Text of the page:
Alternative Energy for the Home
The trend toward homes that are powered by alternative energy sources, ranging from wind turbines and solar collection cells to hydrogen fuel cells and biomass gases, is one that needs to continue into the 21st century and beyond. We have great need of becoming more energy independent, and not having to rely on the supplying of fossil fuels from unstable nations who are often hostile to us and our interests. But even beyond this factor, we as individuals need to get “off the grid” and also stop having to be so reliant on government-lobbying giant oil corporations who, while they are not really involved in any covert conspiracy, nevertheless have a stranglehold on people when it comes to heating their homes (and if not through oil, then heat usually supplied by grid-driven electricity, another stranglehold).
As Remi Wilkinson, Senior Analyst with Carbon Free, puts it, inevitably, the growth of distributed generation will lead to the restructuring of the retail electricity market and the generation, transmission and distribution infrastructure. The power providers may have to diversify their business to make up for revenues lost through household energy microgeneration. She is referring to the conclusions by a group of UK analysts, herself included among them, who call themselves Carbon Free. Carbon Free has been studying the ever-growing trend toward alternative energy-using homes in England and the West. This trend is being driven by ever-more government recommendation and sometimes backing of alternative energy research and development, the rising cost of oil and other fossil fuels, concern about environmental degradation, and desires to be energy independent. Carbon Free concludes that, assuming traditional energy prices remain at their current level or rise, microgeneration (meeting all of one’s home’s energy needs by installing alternative energy technology such as solar panels or wind turbines) will become to home energy supply what the Internet became to home communications and data gathering, and eventually this will have deep effects on the businesses of the existing energy supply companies.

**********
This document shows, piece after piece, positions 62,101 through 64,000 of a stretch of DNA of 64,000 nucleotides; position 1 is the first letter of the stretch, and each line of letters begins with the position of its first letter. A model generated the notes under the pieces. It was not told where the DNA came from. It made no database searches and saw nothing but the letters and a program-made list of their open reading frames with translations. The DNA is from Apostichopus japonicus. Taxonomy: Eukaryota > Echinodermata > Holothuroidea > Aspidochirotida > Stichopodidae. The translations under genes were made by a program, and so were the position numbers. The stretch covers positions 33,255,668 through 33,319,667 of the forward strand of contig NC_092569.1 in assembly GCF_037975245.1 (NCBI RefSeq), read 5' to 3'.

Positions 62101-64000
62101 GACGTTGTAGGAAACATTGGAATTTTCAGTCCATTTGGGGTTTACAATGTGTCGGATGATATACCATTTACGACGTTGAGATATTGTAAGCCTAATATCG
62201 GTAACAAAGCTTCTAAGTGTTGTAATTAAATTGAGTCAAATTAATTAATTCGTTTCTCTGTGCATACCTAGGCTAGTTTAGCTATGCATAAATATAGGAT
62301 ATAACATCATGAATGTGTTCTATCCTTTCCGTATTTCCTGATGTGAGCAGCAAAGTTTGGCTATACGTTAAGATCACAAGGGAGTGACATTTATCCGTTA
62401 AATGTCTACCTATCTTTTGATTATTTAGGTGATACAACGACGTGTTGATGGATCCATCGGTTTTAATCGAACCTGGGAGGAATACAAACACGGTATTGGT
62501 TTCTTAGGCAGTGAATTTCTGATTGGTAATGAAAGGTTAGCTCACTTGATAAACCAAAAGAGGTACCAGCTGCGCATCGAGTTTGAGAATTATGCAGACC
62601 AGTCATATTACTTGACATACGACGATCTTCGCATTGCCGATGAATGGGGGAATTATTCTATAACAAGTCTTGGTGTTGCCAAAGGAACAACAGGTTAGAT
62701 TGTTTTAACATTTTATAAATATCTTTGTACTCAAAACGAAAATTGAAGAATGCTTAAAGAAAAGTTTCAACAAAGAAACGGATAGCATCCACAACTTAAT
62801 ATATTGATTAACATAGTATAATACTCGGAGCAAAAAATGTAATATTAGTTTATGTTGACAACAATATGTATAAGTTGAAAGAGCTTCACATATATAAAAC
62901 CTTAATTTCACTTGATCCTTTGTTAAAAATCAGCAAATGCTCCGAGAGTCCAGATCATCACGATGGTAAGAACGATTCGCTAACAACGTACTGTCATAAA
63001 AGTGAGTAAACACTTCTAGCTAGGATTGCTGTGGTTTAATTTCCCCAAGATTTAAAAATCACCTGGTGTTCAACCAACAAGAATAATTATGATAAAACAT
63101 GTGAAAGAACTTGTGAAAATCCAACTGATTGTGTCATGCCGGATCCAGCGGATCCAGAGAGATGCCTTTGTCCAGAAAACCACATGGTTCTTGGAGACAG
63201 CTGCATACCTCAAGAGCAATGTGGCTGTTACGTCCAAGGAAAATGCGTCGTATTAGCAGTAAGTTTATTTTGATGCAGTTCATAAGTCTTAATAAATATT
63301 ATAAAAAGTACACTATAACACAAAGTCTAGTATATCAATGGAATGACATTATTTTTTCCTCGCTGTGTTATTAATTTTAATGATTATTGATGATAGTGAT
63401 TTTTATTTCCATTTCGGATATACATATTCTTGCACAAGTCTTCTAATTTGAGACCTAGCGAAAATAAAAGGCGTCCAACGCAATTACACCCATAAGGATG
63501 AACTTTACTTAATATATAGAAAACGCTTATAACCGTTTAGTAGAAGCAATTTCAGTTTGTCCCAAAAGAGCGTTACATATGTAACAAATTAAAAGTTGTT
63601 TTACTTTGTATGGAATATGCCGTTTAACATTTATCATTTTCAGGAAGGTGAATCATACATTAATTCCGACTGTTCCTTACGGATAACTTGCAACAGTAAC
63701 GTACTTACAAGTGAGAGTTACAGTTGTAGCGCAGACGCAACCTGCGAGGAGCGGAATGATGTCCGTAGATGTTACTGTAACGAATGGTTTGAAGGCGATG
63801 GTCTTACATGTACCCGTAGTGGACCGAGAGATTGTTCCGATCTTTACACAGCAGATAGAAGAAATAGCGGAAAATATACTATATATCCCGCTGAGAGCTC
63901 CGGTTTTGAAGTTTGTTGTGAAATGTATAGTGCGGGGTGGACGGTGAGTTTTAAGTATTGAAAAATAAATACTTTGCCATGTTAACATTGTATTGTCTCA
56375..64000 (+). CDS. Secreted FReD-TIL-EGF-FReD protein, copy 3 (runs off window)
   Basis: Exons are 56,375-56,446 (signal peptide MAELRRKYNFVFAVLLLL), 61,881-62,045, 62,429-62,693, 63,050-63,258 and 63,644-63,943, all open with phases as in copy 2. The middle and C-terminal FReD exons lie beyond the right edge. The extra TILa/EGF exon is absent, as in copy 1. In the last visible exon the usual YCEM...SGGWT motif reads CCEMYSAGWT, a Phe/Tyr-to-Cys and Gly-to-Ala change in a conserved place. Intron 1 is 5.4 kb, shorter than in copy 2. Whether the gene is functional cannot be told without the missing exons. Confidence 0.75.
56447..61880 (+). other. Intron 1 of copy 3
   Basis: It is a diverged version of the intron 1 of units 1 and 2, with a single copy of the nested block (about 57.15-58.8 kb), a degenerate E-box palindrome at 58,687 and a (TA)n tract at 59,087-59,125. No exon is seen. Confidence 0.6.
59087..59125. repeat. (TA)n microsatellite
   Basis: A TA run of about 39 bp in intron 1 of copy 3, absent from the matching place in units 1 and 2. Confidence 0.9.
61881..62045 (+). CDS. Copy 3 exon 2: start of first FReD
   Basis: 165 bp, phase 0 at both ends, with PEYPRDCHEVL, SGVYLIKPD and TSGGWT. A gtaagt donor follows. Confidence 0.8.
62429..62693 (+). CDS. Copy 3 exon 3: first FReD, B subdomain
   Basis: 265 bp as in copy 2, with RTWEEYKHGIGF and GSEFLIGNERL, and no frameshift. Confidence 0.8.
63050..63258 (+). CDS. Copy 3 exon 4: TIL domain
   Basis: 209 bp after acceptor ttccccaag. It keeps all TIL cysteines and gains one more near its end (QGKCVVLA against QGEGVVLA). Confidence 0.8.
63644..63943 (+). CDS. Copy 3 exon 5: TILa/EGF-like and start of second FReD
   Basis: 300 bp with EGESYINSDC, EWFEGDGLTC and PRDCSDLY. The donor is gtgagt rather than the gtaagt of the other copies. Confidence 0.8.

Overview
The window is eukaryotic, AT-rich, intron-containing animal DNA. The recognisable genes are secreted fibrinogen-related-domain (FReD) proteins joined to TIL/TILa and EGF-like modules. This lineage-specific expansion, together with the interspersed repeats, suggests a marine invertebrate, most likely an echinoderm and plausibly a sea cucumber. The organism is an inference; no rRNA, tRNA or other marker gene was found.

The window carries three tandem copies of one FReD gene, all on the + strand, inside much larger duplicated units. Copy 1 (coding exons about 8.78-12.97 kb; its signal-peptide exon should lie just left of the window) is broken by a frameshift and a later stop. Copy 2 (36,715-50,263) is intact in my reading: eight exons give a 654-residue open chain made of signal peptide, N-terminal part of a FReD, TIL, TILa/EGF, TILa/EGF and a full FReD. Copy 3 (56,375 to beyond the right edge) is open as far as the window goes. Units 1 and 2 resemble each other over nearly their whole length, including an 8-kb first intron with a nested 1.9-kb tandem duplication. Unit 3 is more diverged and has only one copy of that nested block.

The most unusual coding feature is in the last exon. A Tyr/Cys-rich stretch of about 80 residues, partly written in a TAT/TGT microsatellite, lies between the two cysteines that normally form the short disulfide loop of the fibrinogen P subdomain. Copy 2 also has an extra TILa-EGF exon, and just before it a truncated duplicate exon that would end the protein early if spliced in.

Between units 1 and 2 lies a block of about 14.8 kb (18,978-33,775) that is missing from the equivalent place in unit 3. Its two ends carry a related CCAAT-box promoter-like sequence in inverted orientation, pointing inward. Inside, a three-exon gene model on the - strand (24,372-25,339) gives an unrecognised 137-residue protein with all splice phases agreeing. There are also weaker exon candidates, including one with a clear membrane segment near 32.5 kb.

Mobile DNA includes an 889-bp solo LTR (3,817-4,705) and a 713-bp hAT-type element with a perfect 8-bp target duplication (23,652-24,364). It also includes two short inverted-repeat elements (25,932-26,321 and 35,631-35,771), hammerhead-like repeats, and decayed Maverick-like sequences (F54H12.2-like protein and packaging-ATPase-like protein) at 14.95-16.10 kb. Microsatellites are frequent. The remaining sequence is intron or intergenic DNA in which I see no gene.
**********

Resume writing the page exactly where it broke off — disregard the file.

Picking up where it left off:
Carbon Free’s analyses also show that energy companies themselves have jumped in on the game and seek to leverage microgeneration to their own advantage for opening up new markets for themselves. Carbon Free cites the example of electricity companies (in the UK) reporting that they are seriously researching and developing ideas for new geothermal energy facilities, as these companies see geothermal energy production as a highly profitable wave of the future. Another conclusion of Carbon Free is that solar energy hot water heating technology is an efficient technology for reducing home water heating costs in the long run, although it is initially quite expensive to install. However, solar power is not yet cost-effective for corporations, as they require too much in the way of specialized plumbing to implement solar energy hot water heating. Lastly, Carbon Free tells us that installing wind turbines is an efficient way of reducing home electricity costs, while also being more independent. However, again this is initially a very expensive thing to have installed, and companies would do well to begin slashing their prices on these devices or they could find themselves losing market share.